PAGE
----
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Posted by Ashutosh Agrawal on September 28, 2016
Security training is an investment that yields critical returns to both the organization and the organization’s most valuable asset—its people. Training can directly impact key metrics like bug density ratios and time to remediation if it is implemented effectively. Today, I’ll highlight three ways that application security training can effectively benefit your long-term security strategy and mature your software security program.
Let’s cast our lines into the world of security training:
Competency management is particularly important when approached from a training perspective. Building competency management capabilities allow an organization to create a knowledgeable workforce and promote a culture of software security throughout the organization. One way that organizations can do this is to provide role-specific training. This also includes computer-based training programs.
At the very least, organizations should deliver an annual software security refresher course that all employees working in the software development process are required to attend. These refresher courses keep staff up-to-date on emerging and shifting security topics and ensure that the organization doesn’t lose focus due to turnover.
Continual training and mentorship are critical to maintain the competency of the team. They also enhance the effectiveness of other investments in software security such as static code review and penetration testing.
Organizations can use security training as a preventative control to secure their software. The software security industry is dominated by more black hat security expertise than white hat secure development know-how. The number of attack vectors and software-induced security risks continue increasing with the rise in new technologies. However, the industry remains crippled by its inability to combat such risks.
As the software security industry matures, more organizations are starting to realize the importance of vulnerability prevention. Awareness is also rising around vulnerability identification and remediation. Providing training and reference materials on secure coding best practices educates developers on proactively preventing common vulnerabilities. Additionally, providing real-time security tools to developers enables them to self-correct behavior much faster and earlier within the project life cycle.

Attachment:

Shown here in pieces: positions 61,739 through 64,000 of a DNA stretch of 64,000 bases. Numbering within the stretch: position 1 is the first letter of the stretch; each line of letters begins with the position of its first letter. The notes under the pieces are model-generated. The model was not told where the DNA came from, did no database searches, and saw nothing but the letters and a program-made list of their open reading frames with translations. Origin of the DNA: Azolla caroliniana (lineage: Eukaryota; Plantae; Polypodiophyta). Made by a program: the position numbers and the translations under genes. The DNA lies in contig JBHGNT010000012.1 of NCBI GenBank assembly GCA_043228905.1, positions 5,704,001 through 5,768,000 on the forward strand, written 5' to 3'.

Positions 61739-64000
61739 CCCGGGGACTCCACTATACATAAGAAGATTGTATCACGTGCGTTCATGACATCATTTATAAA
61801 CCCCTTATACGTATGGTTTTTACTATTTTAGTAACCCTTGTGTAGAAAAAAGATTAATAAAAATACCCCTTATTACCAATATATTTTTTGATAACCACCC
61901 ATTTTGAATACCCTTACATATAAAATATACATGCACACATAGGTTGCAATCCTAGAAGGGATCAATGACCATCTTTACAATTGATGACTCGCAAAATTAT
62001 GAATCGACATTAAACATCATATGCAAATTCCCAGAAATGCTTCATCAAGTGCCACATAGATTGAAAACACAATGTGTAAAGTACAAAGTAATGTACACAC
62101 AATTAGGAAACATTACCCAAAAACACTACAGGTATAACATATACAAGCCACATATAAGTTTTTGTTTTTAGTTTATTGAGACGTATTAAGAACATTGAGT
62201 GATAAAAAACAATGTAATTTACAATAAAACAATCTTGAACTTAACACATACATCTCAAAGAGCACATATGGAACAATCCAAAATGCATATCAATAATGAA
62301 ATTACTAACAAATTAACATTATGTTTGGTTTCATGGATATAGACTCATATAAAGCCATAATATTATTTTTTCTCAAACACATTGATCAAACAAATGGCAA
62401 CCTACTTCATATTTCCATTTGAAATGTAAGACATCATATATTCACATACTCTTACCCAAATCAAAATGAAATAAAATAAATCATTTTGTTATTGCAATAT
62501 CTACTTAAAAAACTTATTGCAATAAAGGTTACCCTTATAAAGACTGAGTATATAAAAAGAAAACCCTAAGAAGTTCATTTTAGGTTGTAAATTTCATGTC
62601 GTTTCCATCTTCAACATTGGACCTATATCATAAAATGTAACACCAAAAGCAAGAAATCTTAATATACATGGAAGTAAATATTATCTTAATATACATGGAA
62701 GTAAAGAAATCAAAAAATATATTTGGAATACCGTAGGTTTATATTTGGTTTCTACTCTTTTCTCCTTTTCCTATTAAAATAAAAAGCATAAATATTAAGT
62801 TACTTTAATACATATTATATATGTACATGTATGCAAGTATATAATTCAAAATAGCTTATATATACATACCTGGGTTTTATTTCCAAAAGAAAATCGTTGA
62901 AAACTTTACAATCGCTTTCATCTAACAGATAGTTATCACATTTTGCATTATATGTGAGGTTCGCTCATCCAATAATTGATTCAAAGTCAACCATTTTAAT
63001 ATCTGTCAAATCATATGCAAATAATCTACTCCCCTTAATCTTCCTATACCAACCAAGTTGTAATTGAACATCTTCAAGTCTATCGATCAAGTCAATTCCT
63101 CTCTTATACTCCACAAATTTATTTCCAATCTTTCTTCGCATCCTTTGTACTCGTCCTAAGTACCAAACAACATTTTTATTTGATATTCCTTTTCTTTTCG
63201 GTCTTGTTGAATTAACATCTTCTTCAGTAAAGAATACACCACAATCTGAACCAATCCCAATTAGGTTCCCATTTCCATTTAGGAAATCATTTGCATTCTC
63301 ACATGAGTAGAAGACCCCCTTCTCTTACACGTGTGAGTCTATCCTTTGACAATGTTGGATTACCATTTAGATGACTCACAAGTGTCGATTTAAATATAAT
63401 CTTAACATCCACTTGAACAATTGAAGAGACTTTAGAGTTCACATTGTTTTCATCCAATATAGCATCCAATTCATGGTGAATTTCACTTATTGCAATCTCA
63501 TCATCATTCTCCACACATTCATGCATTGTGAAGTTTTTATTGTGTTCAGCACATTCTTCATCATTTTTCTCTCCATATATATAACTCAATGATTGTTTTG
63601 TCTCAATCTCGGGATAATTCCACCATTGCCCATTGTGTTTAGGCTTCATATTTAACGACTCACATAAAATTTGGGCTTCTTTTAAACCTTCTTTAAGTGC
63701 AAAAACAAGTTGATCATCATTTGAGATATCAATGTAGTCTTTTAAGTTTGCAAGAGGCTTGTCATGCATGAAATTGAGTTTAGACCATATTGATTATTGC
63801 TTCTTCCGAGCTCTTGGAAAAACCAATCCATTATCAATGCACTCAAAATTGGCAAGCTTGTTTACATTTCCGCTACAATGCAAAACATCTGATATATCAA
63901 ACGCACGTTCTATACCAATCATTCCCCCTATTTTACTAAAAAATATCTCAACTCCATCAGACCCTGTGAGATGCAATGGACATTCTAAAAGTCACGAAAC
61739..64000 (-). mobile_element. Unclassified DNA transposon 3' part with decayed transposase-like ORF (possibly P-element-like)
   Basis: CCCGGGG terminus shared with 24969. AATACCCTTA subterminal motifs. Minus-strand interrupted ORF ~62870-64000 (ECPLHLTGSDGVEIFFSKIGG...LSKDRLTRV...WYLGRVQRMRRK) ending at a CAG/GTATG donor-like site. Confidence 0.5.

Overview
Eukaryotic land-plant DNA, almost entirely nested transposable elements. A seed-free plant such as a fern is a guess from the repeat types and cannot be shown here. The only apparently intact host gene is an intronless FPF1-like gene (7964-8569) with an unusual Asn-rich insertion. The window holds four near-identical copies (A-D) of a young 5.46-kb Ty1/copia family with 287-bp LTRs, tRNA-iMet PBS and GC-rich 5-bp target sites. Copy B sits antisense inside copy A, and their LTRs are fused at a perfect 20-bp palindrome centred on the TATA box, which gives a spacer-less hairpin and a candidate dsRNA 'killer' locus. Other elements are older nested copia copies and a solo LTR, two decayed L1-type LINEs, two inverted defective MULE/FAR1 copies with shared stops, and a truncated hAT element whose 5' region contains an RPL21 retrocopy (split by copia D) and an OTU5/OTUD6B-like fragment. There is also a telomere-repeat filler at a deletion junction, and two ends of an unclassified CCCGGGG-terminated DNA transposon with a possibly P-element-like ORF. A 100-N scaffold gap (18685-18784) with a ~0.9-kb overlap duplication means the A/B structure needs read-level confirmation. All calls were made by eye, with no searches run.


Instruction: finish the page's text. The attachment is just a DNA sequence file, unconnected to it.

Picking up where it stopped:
Organizations can use security training as a mechanism to create active, effective security experts within the development organization. Thus, leading to scaled fulfillment of the secure development methodology and leading development teams to improve the quality of software. These experts (often referred as Security Champions) act as the resident security experts for one or more development groups, as needed.
In order to provide both breadth of knowledge and depth of skill, the training for a Security Champion relies on a combination of computer-based training courses and hands-on learning. Make training explicitly role-based to enable trainees to benefit most effectively from the curriculum. Structure the curriculum to build knowledge sequentially and also account for different learning methodologies in computer-based and instructor-led training environments.
If applied effectively, security training can help organizations build key software security initiative (SSI) capabilities. It is particularly true of competency management, proactively preventing vulnerabilities from being introduced into the code, and allowing InfoSec teams to mint Security Champions within the organization.
Investing in security training can yield long-term benefits to the organization and help reel in the overall cost when it comes to identifying, remediating, and preventing security issues.